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Hazare's Path Dangerous For Parliamentary Democracy: PM

New Delhi, Aug 17: With Anna Hazare's arrest creating a storm, Prime Minister Manmohan Singh told Parliament that the civil activist was trying to “impose” his version of Lokpal Bill and his “totally misconceived” path
PTI August 17, 2011 23:37 IST
PTI

New Delhi, Aug 17: With Anna Hazare's arrest creating a storm, Prime Minister Manmohan Singh told Parliament that the civil activist was trying to “impose” his version of Lokpal Bill and his “totally misconceived” path was fraught with “dangerous consequences” for Parliamentary democracy.

Amid an Opposition onslaught over handling of Hazare issue, Singh defended the arrest of the activist and his six associates, saying it was undertaken because of apprehension of breach of peace although the government acknowledges the right of citizens to hold peaceful protests, permission for which can be given with “appropriate conditions”.

Bowing to demands for a statement, Singh performed the “painful duty” of reporting to Parliament on events related to Hazare's arrest but his contention was rejected with Opposition members accusing the government of being “arrogant” and “intolerant” and equating its “repressive” action with Emergency and British rule.

Making identical statements in both Houses, he said the government does not seek any “confrontation” with any section of the society but it has the “bounden duty” to maintain peace and tranquility” when some sections “deliberately challenge the authority of government and prerogative of Parliament.”

Amid repeated jeers and chants of ‘shame shame', he said, “Hazare may be inspired by high ideals in his campaign to set up a strong and effective Lokpal. However, the path that he has chosen to impose his draft of a bill upon Parliament is totally misconceived and fraught with grave consequences for our Parliamentary democracy.”

Replying to a debate that followed Singh's statement in Lok Sabha, Home Minister P Chidambaram insisted that the government had done no wrong in dealing with Hazare and made it clear that his version of Lokpal Bill was unacceptable.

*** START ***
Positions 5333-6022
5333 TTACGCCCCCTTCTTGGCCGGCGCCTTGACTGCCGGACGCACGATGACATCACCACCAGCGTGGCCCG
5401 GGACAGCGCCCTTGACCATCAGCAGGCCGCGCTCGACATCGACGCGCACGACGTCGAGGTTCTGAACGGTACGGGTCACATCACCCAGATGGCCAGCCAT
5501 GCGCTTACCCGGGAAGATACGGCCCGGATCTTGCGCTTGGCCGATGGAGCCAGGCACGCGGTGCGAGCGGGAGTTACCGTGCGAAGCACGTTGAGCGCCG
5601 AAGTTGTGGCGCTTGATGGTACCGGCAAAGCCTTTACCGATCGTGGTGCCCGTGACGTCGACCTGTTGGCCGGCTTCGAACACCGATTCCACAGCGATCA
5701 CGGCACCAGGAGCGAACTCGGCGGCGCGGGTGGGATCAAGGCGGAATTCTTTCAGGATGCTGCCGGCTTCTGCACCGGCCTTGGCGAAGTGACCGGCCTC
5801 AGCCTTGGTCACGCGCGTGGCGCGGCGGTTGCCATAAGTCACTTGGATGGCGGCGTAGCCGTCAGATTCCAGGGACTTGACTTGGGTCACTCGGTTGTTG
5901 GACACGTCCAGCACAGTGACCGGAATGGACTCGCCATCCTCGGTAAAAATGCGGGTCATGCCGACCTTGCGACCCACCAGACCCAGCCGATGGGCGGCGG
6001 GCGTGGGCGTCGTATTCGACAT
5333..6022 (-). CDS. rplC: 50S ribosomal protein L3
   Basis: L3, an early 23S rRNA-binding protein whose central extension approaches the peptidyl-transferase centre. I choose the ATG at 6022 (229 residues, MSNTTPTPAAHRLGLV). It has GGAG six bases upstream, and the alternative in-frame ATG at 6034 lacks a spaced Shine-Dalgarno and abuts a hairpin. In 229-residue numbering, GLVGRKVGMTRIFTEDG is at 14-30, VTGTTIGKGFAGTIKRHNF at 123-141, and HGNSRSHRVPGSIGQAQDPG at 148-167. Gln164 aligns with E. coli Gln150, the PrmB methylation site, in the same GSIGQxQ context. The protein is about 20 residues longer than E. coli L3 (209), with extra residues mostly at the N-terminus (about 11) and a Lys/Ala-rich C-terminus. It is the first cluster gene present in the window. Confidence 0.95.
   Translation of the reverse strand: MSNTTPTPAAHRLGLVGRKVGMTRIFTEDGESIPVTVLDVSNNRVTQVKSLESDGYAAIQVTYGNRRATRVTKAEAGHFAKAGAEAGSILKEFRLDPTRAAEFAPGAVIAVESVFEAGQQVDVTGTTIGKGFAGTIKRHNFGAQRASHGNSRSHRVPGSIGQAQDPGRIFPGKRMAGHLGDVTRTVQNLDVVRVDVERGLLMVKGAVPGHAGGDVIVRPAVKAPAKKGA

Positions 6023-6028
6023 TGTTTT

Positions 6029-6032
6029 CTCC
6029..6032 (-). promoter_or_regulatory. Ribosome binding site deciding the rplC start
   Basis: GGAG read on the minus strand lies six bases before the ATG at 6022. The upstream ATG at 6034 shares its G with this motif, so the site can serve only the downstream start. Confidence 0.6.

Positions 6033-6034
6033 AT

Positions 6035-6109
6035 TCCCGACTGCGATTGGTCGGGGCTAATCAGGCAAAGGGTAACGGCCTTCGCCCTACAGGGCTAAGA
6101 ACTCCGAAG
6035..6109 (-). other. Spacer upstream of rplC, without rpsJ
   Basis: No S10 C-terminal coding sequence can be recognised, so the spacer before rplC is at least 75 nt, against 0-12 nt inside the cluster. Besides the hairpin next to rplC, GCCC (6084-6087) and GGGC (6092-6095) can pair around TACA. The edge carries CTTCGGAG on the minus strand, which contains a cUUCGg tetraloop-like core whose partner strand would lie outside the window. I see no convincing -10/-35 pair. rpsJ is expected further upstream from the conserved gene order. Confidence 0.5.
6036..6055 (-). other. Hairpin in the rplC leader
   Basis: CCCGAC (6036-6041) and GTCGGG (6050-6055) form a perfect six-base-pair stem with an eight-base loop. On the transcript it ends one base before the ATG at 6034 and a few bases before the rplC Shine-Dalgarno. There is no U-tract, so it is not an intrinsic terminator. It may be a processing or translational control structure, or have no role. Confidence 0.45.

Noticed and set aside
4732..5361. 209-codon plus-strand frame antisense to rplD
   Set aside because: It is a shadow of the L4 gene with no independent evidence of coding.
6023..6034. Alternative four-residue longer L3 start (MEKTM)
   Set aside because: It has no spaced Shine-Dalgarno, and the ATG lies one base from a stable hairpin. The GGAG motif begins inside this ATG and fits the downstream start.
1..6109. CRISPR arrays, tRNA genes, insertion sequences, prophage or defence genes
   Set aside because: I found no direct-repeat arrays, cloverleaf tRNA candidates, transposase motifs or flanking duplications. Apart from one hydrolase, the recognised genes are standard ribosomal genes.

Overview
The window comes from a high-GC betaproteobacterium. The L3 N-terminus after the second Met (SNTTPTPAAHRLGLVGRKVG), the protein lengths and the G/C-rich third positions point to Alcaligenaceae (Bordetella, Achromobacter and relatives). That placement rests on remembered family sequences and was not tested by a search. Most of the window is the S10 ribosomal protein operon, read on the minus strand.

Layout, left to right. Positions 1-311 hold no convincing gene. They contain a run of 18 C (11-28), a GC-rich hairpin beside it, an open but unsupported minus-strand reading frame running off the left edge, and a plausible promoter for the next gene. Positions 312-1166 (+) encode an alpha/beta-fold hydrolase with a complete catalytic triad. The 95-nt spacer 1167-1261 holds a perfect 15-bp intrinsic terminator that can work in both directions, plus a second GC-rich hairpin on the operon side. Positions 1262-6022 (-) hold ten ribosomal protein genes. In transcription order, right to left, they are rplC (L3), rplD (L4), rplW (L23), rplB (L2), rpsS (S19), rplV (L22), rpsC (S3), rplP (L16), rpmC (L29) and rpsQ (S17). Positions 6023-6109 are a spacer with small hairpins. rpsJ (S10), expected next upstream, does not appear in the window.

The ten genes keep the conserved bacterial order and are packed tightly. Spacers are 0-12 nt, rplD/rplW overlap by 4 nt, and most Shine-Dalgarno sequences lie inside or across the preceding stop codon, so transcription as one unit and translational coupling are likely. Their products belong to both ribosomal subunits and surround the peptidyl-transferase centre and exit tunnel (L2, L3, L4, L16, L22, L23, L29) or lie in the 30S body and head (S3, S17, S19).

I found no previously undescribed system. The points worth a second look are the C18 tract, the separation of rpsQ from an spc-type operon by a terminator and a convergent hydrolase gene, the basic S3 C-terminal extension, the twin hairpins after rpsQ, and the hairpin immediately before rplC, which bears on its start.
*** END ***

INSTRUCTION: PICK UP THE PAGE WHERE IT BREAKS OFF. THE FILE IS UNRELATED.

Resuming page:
Chidambaram asserted that making laws was the sovereign right of Parliament although the views of civil society could be taken on board.

He said “respected” Hazare has the “undoubted right” to protest “as long as he wants” but subject to certain conditions and hoped he would do so.

The government's defence came even as BJP, Samajwadi Party, AIADMK, CPI(M), CPI, JD(U), BSP, TDP and BJD were not satisfied with Singh's contention and targetted the government over dealing with Hazare's plan to go on fast-unto-death.

Most of the Opposition parties alleged that the government was arrogant and intolerant and equated its “unconstitutional” actions with Emergency and British rule.

DMK, RJD and LJP, however, sang the government's tune.

Singh appealed to all political parties to ensure that the government and its processes and Parliament and its processes function smoothly and effectively.

While giving details of the sequence of events that led to civil activist's arrest and subsequent release, he said Hazare and his associates were denied permission by Delhi Police to hold fast as they declined to accept the conditions under which permission is granted.

Insisting that “the issue” between the government and Hazare is “not one of different attitudes to fighting corruption”, he said the civil society activists “must allow” the elected representatives of the people in Parliament to do the job that they were elected for.

“With respect to the events of yesterday, I will only say that a functional democracy must allow multiple voices to be heard. But differences of opinion must be resolved through dialogue and consensus. Those who believe that their voice and their voice alone represents the will of 1.2 billion people should reflect deeply on that position,” he said. PTI